You could soon be able to store much more on an MP3 player, digital camera or mobile phone.
Toshiba's drive is not very big at all
Toshiba has developed a tiny hard drive which measures less than an inch across but can hold between two and four gigabytes of data.
The drive, about the size of a £1 coin, was announced at the Consumer Electronics Show in Las Vegas.
The hard drive has emerged as one of the key components in the push to bring computing technologies to the home.
Some video cameras and music players such as Apple's iPod have taken advantage of the shrinking size of hard drives.
Toshiba was the first major manufacturer to come out with a 1.8-inch drive holding up to 40GB, which is used in the iPod and other MP3 players.
Since then, others have raced to catch up. Hitachi and others now sell one inch hard drives that can hold 1GB to 4GB of data.
But Toshiba says it is the first company to break the one inch barrier with its new drive.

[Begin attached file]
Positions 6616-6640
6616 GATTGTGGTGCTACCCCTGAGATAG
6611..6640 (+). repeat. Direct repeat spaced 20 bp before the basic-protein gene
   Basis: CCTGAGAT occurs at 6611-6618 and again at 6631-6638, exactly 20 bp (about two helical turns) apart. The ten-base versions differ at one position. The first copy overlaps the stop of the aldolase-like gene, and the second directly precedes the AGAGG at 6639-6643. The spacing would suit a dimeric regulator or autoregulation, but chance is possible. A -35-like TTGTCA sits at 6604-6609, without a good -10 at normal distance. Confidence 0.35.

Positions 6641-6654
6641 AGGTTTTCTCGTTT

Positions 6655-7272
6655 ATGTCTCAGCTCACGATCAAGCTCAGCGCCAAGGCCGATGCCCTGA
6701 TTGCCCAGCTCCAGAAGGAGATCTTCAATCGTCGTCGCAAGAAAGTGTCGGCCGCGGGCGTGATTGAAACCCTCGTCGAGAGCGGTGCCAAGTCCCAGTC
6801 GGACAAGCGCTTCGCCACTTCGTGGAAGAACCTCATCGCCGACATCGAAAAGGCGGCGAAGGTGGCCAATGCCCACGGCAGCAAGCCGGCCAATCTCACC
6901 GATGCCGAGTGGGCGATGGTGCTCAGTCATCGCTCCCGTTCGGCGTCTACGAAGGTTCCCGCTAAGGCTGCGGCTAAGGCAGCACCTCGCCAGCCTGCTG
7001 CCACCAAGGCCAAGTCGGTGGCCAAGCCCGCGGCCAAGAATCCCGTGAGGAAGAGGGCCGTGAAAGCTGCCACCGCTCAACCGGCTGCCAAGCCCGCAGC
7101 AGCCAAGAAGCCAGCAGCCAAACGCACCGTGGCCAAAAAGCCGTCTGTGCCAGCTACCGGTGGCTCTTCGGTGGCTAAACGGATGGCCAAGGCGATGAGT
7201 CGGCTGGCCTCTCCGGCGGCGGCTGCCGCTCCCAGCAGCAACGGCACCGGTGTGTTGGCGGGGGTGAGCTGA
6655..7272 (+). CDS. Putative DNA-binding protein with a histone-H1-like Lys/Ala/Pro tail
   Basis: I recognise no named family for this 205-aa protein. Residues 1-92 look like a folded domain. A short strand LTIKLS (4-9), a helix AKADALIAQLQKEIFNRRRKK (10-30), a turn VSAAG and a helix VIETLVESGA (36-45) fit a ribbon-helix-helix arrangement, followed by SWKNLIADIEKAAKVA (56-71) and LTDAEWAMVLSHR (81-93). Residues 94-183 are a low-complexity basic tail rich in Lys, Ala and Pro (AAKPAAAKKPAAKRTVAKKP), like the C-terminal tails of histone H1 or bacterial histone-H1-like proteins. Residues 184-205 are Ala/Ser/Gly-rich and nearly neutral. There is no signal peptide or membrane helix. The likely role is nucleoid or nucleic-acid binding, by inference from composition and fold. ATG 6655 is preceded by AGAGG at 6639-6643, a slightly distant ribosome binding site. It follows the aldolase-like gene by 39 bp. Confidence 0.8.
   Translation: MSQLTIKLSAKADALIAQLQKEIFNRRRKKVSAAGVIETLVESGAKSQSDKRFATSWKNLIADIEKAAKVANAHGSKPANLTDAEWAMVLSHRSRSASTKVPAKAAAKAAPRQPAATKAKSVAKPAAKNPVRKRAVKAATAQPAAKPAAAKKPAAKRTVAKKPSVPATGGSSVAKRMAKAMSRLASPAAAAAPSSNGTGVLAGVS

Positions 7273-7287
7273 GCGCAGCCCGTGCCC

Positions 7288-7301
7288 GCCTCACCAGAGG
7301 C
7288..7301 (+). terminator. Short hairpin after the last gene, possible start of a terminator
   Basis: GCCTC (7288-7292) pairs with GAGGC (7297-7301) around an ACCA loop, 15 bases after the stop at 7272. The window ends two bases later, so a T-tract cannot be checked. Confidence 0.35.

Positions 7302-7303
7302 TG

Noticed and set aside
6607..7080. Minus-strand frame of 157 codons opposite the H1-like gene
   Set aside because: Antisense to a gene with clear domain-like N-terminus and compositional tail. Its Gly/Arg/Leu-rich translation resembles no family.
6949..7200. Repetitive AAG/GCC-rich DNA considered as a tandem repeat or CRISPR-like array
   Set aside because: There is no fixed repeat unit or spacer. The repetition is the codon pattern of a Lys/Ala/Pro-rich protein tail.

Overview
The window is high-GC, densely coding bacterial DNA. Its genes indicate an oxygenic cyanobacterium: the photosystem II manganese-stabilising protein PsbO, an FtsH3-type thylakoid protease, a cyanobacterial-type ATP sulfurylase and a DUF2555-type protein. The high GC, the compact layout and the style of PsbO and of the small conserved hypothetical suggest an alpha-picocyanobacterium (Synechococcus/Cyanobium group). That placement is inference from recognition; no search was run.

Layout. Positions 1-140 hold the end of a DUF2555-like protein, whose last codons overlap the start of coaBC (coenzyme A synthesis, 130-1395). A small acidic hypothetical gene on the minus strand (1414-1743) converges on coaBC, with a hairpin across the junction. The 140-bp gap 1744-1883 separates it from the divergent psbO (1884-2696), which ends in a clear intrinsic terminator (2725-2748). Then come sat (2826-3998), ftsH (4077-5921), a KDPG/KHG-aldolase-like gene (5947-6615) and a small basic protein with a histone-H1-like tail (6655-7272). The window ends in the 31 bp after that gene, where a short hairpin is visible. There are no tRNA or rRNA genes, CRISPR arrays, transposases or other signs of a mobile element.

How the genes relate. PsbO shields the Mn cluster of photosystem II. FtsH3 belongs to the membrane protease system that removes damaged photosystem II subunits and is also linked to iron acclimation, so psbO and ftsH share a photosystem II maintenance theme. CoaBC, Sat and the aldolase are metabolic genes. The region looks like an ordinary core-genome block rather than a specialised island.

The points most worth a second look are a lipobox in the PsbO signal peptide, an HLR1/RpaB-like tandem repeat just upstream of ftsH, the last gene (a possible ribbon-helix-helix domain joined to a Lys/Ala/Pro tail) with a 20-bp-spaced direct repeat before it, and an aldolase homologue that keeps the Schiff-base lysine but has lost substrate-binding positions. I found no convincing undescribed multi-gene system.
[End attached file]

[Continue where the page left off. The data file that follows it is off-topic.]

"Our new miniature drive is a significant technological breakthrough," said Nick Spittle of Toshiba Storage Device Division Europe.
"It is set to bring explosive growth in smaller and more mobile digital devices, with a host of hot new portable gadgets for the consumer."
Toshiba said it expects the new drive to inspire others to think about incorporating hard drives into their products, such as mobile phones and digital camcorders.
"Our small yet powerful, highly functional drives are an enabling tool for other companies' imagination and creativity, accelerating the fusion of computing tools and consumer electronics products," said Mr Spittle.
TVs and mobiles
Increasing capacity, shrinking sizes and falling prices have led to the use of hard drives in consumer electronics goods, such as digital video recorders.
Samsung has already put a hard drive into a digital camcorder that is slightly bigger than a computer mouse.
In the future, the miniature drives could be built into television sets and mobile phones.
Toshiba expects to start mass producing the drives in the autumn, with its factories churning out 200,000 to 300,000 units a month.